Commentary on the Gospel of

Larry Gillick, S.J.-Creighton University's Deglman Center of Ignatian Spirituality

Memorial of Saint Aloysius Gonzaga, Religious

Today there are two sets of Scripture Readings for the Eucharistic Liturgy.  There is the Gospel reading for Thursday of the Eleventh Week in Ordinary Time from Matthew presenting an instruction on prayer and especially on the praying  the words of the Our Father.  The other Gospel is for the Jesuit feast of St. Aloysius Gonzaga whom the Church celebrates on this, his four-hundred and fiftieth birthday.  If  you are interested in his biography, there are several online reviews of his life.  Just a few helpful notes about him here will be enough.

He was born into Italian royalty and wealth.  He was, from an early age, attracted to “holy things”.  His father expected him to become a military leader and enter the ways of wealth, violence and irreverent relationships.  He grew up resisting the life-style around him and his father’s wishes.  He was allowed to follow his desires for the “holy life” and so entered the novitiate of the Society of Jesus in Rome.

At the age of twenty-three, while tending the victims of a vicious plague in Rome,  Aloysius contacted the same sickness and died a “holy death” at such an early age.  The Church declared him a saint 125 years later and presented him as the patron of youth with special attention to chastity.

The two different Gospel Readings both have something to say about the “holy life” in our violent and irreverent world of today.  Matthew has Jesus reminding His disciples not to pile up lots of words to make sure God hears them.  Mark’s Gospel from chapter ten, relates Jesus’ words about not piling up anything as signs of worthiness, identity and especially holiness.  The prayer which Jesus encourages His followers to pray is centered in our identity as already belonging to God as God’s family.  We are encouraged to pray with hands wide open as children waiting to receive “Daily Bread”.  The hands that are to be extended in receptivity remain open also in the gesture of a desire to share what has been received.  “Daily Bread” is not just “mine” but “ours”.  Our Father has other daughters and sons and we become part of their receiving  their “Daily Bread”.   I am not merely mine but am identified by all that I have received for distribution not for self-establishment.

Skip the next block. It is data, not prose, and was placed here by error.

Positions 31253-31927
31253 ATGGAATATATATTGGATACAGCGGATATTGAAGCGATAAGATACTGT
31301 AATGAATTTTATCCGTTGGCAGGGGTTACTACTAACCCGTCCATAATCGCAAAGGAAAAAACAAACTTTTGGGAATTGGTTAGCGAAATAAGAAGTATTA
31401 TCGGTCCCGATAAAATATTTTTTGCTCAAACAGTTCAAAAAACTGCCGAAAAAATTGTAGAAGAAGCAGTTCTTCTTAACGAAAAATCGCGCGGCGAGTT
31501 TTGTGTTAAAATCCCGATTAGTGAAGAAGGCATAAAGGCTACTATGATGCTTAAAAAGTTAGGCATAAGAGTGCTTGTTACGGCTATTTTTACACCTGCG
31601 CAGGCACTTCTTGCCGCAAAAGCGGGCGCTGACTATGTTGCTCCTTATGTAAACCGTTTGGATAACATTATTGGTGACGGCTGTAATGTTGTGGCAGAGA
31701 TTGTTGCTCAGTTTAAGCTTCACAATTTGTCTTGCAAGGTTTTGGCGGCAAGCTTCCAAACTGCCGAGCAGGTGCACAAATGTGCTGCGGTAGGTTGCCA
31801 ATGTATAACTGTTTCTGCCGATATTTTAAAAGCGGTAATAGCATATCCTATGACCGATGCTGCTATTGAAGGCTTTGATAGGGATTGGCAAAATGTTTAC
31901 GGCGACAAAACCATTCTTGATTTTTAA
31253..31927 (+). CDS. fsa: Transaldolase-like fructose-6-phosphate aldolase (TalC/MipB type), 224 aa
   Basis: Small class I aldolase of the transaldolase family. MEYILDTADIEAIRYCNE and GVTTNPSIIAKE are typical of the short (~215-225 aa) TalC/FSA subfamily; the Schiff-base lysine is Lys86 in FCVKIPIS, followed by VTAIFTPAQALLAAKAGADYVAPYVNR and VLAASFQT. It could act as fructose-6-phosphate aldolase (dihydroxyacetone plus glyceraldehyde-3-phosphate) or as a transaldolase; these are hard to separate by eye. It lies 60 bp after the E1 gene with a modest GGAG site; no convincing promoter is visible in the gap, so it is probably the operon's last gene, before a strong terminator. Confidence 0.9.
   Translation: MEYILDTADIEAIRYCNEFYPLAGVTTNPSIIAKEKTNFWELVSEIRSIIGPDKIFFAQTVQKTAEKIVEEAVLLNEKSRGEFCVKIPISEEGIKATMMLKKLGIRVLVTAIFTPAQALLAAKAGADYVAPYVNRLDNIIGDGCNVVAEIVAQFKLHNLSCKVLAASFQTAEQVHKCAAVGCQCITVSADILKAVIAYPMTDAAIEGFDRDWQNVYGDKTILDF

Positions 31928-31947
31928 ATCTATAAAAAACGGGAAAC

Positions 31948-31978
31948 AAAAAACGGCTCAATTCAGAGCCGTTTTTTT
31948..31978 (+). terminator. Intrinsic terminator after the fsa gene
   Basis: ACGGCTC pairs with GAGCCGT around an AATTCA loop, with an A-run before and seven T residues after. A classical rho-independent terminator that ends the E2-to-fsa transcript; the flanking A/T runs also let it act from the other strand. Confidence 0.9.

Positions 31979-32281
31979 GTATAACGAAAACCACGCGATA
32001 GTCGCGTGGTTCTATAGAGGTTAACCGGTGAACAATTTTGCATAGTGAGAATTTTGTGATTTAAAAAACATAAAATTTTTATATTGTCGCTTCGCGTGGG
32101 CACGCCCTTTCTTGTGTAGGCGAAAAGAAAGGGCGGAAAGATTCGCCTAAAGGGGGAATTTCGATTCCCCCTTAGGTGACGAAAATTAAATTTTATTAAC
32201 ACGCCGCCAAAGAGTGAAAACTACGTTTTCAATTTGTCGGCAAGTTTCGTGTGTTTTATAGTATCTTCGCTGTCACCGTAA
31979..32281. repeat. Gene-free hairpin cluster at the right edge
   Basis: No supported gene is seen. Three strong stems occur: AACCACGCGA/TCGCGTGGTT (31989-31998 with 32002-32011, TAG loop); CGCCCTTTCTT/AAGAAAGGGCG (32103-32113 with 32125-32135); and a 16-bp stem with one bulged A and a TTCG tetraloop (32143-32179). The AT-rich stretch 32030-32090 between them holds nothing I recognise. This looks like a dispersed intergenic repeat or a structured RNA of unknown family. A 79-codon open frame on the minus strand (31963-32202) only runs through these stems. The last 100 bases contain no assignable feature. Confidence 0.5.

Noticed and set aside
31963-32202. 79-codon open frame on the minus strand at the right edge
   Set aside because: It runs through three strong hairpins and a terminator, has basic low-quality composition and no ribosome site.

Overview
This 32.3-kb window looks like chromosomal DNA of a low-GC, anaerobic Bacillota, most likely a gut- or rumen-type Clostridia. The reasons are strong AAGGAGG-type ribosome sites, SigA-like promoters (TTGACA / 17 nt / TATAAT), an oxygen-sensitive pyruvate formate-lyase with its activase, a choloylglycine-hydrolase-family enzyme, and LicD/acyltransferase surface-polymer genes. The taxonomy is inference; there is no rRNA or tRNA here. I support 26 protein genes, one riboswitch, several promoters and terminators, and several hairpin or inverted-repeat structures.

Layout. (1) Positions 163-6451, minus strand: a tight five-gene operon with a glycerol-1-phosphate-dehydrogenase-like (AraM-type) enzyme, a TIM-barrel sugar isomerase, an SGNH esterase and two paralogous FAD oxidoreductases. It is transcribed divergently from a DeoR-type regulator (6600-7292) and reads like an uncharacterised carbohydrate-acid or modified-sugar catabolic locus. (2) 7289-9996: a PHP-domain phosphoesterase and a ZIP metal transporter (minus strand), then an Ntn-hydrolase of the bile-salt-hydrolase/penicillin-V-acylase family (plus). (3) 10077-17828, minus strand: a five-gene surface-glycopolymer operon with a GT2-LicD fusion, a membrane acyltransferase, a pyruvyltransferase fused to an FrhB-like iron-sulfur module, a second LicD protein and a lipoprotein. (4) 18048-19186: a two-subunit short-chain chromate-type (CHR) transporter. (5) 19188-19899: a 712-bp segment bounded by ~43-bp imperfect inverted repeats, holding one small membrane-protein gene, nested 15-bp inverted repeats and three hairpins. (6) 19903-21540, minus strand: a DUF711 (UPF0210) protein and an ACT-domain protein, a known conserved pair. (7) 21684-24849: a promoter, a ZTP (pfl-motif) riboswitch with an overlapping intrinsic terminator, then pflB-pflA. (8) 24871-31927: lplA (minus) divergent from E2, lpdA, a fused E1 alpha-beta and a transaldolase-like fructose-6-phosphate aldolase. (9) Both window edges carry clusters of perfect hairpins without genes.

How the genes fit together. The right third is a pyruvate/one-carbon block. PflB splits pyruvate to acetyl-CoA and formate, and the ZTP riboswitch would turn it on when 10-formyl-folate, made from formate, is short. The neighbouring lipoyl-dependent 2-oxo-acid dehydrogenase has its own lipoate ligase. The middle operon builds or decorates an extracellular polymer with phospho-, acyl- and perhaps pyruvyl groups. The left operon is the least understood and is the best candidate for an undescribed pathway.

The reception extends as well to being forgiven as a gift; it is a part of “Daily Bread”.  The prayer of Jesus encourages us to share the “Daily Bread” of forgiveness in our forgiving others, not judiciously, but "revealationally." All we have, including our being forgiven, is not just for me, but for us, God’s family.

Our experiences of being slighted, injured, slandered and betrayed are difficult to be healed.  We find it not easy to forgive ourselves as well as to forgive others.  We have a strong sense of Justice in such a way that revenge seems the only way for Justice to be served.  In a sense grudges, resulting from injury, become a possession of power and we can hold them  as a treasure for a long time, just waiting for that power, that richness, to be served upon our “injurer”.

When Jesus tells His followers about how difficult it is to enter heaven for those who are rich, wealthy and powerful because of their possessions, one of those riches would be all the “grudgeables” to which we can cling more than home, family and accomplishments.  It is some comfort that God does not forgive us as a reward for our forgiving others.   Jesus’ prayer does not say that.  God forgives us first and waits for us to be Daily Bread rather than the Bread of Affliction.  Saint Aloysius pray for us to have a poor and pure heart.  


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